Motorcycle powered by air..interesting

Discussion in 'The Perfect Line and Other Riding Myths' started by Stegerman, Nov 1, 2012.

  1. Stegerman

    Stegerman MotoOCD sufferer

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    #1
  2. uraberg

    uraberg whosaberg?

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    Interesting. Any info available on weight and power delivery?

    edit: "Less than 100kg", and "Constant high torque"

    wonder how high?
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  3. Benesesso

    Benesesso Long timer

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  4. Bill Harris

    Bill Harris Confirmed Curmudgeon

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    Hmmm. Sounds like it was designed to run on hot air... Plenty of hot air. :D

    --Bill
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  5. Chip Seal

    Chip Seal Long timer

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    Perfect Rally Bike! :lol3
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  6. B.Curvin

    B.Curvin Feral Chia tamer

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    I like it. On days I work at the bike shop one tank would get me there and back.

    What's max psi of the average Scuba tank?
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  7. ragtoplvr

    ragtoplvr Long timer

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    Compressed air is horribly inefficient.

    We had a guy years ago in Joplin that stuck the Bush 1 administration for many $$$ on his air car. Used to see the slow turds around here, out of air on occasion. The guy is a shyster.

    Rod
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  8. crowbot

    crowbot Adventurer

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    I believe most tanks come in the 3000 or 4500 psi variety.
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  9. Benesesso

    Benesesso Long timer

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    I think I'll start building superchargers for gas station compressors. The safety factor of the storage tanks should cover the pressure, right?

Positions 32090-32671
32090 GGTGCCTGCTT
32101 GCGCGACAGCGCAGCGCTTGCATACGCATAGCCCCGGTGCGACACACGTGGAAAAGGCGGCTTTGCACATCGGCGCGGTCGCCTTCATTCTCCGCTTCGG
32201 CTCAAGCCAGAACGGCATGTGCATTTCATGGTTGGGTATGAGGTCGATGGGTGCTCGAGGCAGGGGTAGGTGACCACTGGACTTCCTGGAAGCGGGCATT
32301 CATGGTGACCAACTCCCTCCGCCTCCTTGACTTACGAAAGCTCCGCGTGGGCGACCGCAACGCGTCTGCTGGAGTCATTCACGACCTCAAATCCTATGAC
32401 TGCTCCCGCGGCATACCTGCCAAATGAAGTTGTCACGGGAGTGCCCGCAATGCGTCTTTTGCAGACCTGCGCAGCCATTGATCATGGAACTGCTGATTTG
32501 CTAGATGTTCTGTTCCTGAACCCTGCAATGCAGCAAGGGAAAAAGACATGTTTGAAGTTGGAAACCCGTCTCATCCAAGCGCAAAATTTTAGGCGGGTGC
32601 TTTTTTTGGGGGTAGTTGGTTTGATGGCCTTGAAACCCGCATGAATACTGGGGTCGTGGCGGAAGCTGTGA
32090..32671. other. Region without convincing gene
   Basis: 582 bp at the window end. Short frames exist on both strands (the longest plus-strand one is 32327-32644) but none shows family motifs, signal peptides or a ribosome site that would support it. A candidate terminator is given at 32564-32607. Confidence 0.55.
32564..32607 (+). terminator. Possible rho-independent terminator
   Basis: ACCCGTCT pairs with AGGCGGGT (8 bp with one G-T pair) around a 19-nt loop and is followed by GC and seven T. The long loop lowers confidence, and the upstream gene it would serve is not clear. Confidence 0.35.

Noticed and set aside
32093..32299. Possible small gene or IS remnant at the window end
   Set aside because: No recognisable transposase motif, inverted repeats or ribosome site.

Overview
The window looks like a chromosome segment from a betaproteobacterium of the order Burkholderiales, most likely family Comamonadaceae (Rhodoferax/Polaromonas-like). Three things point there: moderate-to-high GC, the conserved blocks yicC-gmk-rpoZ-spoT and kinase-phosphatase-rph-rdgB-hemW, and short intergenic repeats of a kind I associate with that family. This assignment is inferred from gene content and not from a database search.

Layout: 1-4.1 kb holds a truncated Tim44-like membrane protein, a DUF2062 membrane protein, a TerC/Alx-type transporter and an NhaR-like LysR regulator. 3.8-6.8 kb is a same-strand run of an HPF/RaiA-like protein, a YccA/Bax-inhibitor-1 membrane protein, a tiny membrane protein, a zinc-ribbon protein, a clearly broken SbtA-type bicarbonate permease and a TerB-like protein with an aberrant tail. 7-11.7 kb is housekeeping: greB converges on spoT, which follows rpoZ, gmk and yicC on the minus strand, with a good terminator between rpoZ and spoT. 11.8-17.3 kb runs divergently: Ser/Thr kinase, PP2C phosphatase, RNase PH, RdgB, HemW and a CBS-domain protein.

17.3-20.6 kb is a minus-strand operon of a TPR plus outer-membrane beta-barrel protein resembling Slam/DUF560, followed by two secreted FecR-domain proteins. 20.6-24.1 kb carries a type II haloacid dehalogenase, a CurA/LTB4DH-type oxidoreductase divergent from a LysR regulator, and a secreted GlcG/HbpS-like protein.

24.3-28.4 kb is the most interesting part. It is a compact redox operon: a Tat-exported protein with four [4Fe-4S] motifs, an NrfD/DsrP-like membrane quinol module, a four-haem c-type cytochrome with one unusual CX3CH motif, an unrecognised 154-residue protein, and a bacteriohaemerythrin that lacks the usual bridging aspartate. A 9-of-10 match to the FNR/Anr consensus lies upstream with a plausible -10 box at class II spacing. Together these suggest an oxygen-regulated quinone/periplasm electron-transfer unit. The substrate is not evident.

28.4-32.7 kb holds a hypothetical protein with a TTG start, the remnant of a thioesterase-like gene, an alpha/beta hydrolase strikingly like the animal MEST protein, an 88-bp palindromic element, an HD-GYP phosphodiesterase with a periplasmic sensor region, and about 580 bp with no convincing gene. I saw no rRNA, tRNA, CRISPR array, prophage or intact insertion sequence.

Oops, then they'd need bigger motors. OK, no problem, big stuff is readily available. Um, wiring. No need to run bigger wire, they can just raise the voltage for the bigger motors. Let's see, standard is probably 240V 3 phase, and 4160v should be on the poles. That should be able to handle motors up to 1,000 HP or more. Hope their wire insulation if nice and thick.

    No need for 13.8kv unless it's a real big station. :huh
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  10. gravityisnotmyfriend

    gravityisnotmyfriend Long timer

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    I hate when people make claims like this. It's not powered by air. Most likely it's powered by a fossil fuel - just like everything else.


    Compressed air is just energy storage. Terribly inefficiency energy storage at that. I don't know who filled his scuba tank, but I'm guessing they did it with a compressor that either runs on gasoline or deisel or it plugs into the wall where it gets electricity from a coal powered station.

    it's not without it's advantages though. Compressed air fills much quicker than you can charge a battery. So that's something. I don't know if there's any weight savings as i suspect a tank capable of holding 4000 psi is going to weigh as much as a comparable lithium battery.
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  11. PhilB

    PhilB Long timer

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    Note that, like an electric or a hydrogen fuel cell, the compressed air tank is not fuel, but only a storage of energy. The bike will actually be powered by coal, or nuclear, or hydroelectric, or whatever the local electricity is generated by.

    It does look like an interesting idea, but I'm not sure about the safety aspect. You've got to handle compressed air tanks with due care; if you bust off the nozzle in a fall, it becomes a missile. Seems a sketchy idea on a dirtbike.

    That's probably going to depend a lot on how much pressure is in the tank. Like an electric, it'll have max torque right from zero, and be pretty exciting that way. But much like your old CO2 pellet gun, it'll get weaker each pass and fizzle out.

    PhilB